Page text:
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He says that he shall wail like the dragons.


The Book of Micah contains three speeches; one for the capitals of the two kingdoms, one for the leaders and one for the common people. Micah is the thirty-third book in the Bible, and the sixth of the Minor Prophetical Books. Micah lived in the latter half of the 8th century BC and was from the village of Moresheth in the Southern Kingdom of Judah. His message is one of admonishment for their sins, but Micah also prophesies the Messianic Kingdom to come in the future, when there will be peace on earth.

All quotations from the Bible are taken from the Authorised King James Version.
Micah's first speech is made to the capital cities of Judah and Israel. The capital of Judah was Jerusalem, but what was the capital of Israel?
Micah warns the people of Samaria of God's coming judgement because of their sins.

Micah 1:6-7
"Therefore I will make Samaria as an heap of the field,
and as plantings of a vineyard:
and I will pour down the stones thereof into the valley,
and I will discover the foundations thereof.
And all the graven images thereof shall be beaten to pieces,
and all the hires thereof shall be burned with the fire,
and all the idols thereof will I lay desolate:
for she gathered it of the hire of an harlot,
and they shall return to the hire of an harlot"
Micah next talks about the coming judgement upon Judah. He says that he shall wail like the dragons and mourn like the what?
Like the owls
Like the willow trees
Like the widows
Like the rains
Micah 1:8-9
"Therefore I will wail and howl,
I will go stripped and naked:
I will make a wailing like the dragons,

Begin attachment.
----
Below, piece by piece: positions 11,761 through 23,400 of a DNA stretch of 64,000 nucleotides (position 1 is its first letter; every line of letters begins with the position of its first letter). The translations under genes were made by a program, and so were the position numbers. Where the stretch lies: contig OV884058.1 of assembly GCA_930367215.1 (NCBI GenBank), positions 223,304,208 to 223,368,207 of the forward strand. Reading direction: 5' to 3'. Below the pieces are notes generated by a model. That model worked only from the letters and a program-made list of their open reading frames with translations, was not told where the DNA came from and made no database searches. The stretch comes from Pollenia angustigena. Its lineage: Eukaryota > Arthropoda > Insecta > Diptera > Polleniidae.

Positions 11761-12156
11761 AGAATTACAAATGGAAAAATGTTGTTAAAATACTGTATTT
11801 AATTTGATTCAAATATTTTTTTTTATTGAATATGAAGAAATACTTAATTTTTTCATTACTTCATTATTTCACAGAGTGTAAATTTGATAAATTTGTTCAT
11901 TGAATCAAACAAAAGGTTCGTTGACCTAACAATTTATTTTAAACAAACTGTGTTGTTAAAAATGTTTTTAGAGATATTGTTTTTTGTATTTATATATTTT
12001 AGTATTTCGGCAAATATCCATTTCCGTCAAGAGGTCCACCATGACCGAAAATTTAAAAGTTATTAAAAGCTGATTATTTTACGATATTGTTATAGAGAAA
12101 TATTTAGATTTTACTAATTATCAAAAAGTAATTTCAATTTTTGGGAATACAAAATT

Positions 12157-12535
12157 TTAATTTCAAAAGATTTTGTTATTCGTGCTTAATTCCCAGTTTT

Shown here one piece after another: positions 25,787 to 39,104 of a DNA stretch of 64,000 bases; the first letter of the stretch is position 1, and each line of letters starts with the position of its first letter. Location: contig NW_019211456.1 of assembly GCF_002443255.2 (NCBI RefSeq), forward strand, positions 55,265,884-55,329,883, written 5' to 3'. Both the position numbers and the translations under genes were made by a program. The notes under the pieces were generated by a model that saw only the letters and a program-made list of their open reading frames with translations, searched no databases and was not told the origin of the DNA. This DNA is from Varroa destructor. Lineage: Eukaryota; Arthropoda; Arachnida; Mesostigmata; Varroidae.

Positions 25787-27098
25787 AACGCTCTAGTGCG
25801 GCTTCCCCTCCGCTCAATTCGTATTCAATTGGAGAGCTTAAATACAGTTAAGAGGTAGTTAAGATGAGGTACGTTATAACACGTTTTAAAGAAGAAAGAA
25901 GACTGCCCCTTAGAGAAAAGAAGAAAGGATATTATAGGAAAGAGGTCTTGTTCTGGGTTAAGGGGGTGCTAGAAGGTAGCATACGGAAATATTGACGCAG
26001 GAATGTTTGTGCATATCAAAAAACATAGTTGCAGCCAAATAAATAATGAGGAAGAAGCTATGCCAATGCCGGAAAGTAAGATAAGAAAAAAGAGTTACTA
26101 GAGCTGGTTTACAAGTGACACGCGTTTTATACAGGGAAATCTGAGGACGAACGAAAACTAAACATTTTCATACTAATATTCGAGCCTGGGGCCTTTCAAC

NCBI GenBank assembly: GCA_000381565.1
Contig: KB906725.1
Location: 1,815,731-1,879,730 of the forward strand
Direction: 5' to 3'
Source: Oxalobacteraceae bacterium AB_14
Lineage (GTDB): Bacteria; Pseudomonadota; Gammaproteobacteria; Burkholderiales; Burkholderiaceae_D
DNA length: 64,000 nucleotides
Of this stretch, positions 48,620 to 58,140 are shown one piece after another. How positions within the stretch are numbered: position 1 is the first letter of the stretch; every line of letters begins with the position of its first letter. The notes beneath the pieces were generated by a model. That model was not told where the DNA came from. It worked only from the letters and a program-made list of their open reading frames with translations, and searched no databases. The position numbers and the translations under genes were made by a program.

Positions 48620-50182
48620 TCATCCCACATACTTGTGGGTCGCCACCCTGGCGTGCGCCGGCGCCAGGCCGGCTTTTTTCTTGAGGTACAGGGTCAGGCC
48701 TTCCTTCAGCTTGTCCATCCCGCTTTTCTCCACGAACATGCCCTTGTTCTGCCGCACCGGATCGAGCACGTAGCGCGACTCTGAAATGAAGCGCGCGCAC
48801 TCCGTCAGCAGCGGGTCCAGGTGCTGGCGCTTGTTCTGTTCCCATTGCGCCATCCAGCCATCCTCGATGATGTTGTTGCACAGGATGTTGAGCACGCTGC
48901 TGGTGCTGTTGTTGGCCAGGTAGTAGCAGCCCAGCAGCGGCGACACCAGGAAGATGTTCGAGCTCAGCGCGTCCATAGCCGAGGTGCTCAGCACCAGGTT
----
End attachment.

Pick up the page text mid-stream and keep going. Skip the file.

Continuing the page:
and mourning as the owls.
For her wound is incurable;
for it is come unto Judah;
he is come unto the gate of my people,
even to Jerusalem."

Micah then goes on to describe the destruction of certain towns. The method he uses in his speech is a play on words. For example, he says that the town of Aphrah (which means in English “dust”) should roll themselves in dust. Sadly the effect is lost in English translations of the Bible
Micah criticises those in power who have used violence to take away not only men's fields, but also what else?
Their flocks
Their crops
Their granaries
Their houses
These evil acts anger God and He promises to punish those who are responsible.

Micah 2:2-3
"And they covet fields, and take them by violence;
and houses, and take them away:
so they oppress a man and his house,
even a man and his heritage.
Therefore thus saith the Lord;
Behold, against this family do I devise an evil,
from which ye shall not remove your necks;
neither shall ye go haughtily:
for this time is evil"
Micah is told to stop prophesying but he refuses. He warns the people about listening to false prophets who encourage what behaviour?
Worshipping idols
Amassing money
Drinking alcohol
Ignoring God's law
The people Micah is addressing do not want to hear his words of admonishment. They would prefer to listen to someone extoling the virtues of alcohol rather than God.

Micah 2:11
"If a man walking in the spirit and falsehood do lie,
saying, I will prophesy unto thee of wine and of strong drink;
he shall even be the prophet of this people"
Micah once again condemns the leaders for their exploitation of the common folk. He says that the poor are treated as if they were what?
Slaves to be beaten
Goods to be traded
Meat to be eaten
Enemies to be raided
Micah warns the leaders that God is on the side of the people and their oppressors' pleas for mercy will not be heard.

Micah 3:1-4
"And I said, Hear, I pray you,
O heads of Jacob, and ye princes of the house of Israel;
Is it not for you to know judgment?
who hate the good, and love the evil;
who pluck off their skin from off them,
and their flesh from off their bones;
who also eat the flesh of my people,
and flay their skin from off them;